By Phillip Miller Mar 19, 2015
Match Day, the time medical school graduates learn whether they have been matched to a residency program, has lately been an occasion of both relief and concern for those who follow physician supply trends in the United States.
The same is likely to be true for the 2015 Match announcements now underway.
The 2014 National Resident Match Program (NRMP) Main Residency Match was the largest in NRMP history dating back to 1952, as measured by the number of positions offered (29,671) and the number of positions filled (28,490). According to the NRMP, “the 26,678 PGY-1 positions constituted an all-time high and an increase of 540 over 2013, with more than half the increased attributable to growth in Family Medicine and Internal Medicine.”
That was a relief.
The concern in 2014 was that despite the high number of positions filled, several hundred U.S. medical school graduates did not match, adding to the 500 who reapplied to the Match in 2013 but did not secure a residency.
Because of the cap put on residency funding by Congress in 1997, the annual Match has become more competitive. According to the Association of American Medical Colleges (AAMC), the number of U.S. medical school matriculants will increase to 21,349 by 2016. Combined with larger numbers of graduates from osteopathic schools and international graduates entering the Match, there soon may be too few residency positions to accommodate U.S. medical school graduates.
For students who have spent four years in college and four years in medical school (racking up an average debt of over $160,000 in the process), the prospect of not matching is a grim one. For those who believe the nation is in the midst of a growing physician shortage, the fact that U.S. medical school graduates may not be able to find residencies is discouraging, to say the least.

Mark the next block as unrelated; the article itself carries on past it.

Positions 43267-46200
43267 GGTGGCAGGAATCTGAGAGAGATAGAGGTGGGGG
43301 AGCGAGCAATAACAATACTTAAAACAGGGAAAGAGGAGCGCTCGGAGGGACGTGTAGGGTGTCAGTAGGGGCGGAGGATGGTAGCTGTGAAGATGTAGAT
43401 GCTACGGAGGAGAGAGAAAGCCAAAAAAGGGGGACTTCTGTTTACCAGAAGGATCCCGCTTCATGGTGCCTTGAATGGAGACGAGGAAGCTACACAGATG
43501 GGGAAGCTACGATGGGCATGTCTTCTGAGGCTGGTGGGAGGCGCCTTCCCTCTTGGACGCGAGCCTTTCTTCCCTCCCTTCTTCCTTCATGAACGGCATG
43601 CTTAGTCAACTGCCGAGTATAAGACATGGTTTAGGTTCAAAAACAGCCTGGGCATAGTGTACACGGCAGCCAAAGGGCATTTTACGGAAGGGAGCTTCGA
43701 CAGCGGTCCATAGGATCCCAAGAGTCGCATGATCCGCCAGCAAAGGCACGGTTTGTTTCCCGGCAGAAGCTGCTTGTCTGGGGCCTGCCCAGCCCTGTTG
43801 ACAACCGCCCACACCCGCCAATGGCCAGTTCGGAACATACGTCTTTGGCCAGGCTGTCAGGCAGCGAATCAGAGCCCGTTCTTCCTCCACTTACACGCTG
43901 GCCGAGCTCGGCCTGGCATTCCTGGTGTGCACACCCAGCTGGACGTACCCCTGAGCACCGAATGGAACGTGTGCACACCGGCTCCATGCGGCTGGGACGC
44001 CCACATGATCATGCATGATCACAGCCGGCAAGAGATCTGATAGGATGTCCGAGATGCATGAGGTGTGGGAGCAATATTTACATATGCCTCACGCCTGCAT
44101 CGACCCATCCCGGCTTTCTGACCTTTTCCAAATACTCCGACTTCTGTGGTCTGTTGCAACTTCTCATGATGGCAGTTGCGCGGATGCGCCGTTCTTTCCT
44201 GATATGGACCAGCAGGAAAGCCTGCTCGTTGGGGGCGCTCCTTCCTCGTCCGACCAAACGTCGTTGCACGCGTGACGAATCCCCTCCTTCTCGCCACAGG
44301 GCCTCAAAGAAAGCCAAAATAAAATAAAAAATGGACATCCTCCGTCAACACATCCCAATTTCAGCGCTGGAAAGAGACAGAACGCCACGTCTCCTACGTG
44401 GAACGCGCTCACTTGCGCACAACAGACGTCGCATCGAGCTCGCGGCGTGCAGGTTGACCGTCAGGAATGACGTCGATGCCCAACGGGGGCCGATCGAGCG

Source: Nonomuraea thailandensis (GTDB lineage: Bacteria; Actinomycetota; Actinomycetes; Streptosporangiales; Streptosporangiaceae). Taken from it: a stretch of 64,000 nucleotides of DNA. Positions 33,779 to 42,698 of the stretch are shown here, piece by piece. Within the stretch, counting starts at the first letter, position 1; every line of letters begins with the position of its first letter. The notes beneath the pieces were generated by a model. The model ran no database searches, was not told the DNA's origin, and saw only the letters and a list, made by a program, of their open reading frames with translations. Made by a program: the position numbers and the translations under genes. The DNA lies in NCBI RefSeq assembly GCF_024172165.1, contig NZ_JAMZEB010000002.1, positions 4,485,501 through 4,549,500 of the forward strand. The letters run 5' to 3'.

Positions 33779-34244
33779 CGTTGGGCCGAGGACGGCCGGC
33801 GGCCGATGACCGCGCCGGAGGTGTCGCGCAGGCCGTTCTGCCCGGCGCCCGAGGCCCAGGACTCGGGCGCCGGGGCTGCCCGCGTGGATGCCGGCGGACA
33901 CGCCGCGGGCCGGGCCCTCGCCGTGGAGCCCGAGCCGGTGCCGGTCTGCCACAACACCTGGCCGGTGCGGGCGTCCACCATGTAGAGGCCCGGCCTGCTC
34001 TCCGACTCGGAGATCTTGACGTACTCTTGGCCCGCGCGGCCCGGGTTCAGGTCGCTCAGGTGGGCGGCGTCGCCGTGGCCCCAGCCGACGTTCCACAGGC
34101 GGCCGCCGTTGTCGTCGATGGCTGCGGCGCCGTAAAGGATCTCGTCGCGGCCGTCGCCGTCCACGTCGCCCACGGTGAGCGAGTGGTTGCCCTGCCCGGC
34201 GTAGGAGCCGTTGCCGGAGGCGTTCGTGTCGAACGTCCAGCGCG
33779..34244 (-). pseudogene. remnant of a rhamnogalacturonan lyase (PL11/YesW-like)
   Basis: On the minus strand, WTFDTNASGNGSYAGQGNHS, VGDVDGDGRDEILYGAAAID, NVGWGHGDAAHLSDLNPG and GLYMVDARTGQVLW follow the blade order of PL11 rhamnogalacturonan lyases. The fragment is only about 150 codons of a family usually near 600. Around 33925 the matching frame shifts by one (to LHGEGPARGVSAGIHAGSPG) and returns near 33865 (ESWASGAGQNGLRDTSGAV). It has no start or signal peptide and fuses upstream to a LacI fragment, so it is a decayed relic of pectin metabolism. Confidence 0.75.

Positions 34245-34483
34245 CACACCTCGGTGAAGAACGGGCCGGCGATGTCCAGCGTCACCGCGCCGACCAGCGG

Match Day 2015 will bring relief (particularly to those medical school graduates who were matched to the programs of their choice) but it also is a time to consider the cap on residency funding that is inhibiting physician supply. How many medical school graduates will have to be turned away before the cap is lifted?
I would welcome comments from those concerned by this problem and from those who may have solutions.
If you are a younger physician finishing your training and would like to know more about locum tenens, please visit our Residents & Fellows page to take advantage of all the free tools and resources we offer.
Phillip Miller is Vice President of Communications for Staff Care and Merritt Hawkins, companies of AMN Healthcare (NHSE: AHS). He can be reached at email@example.com.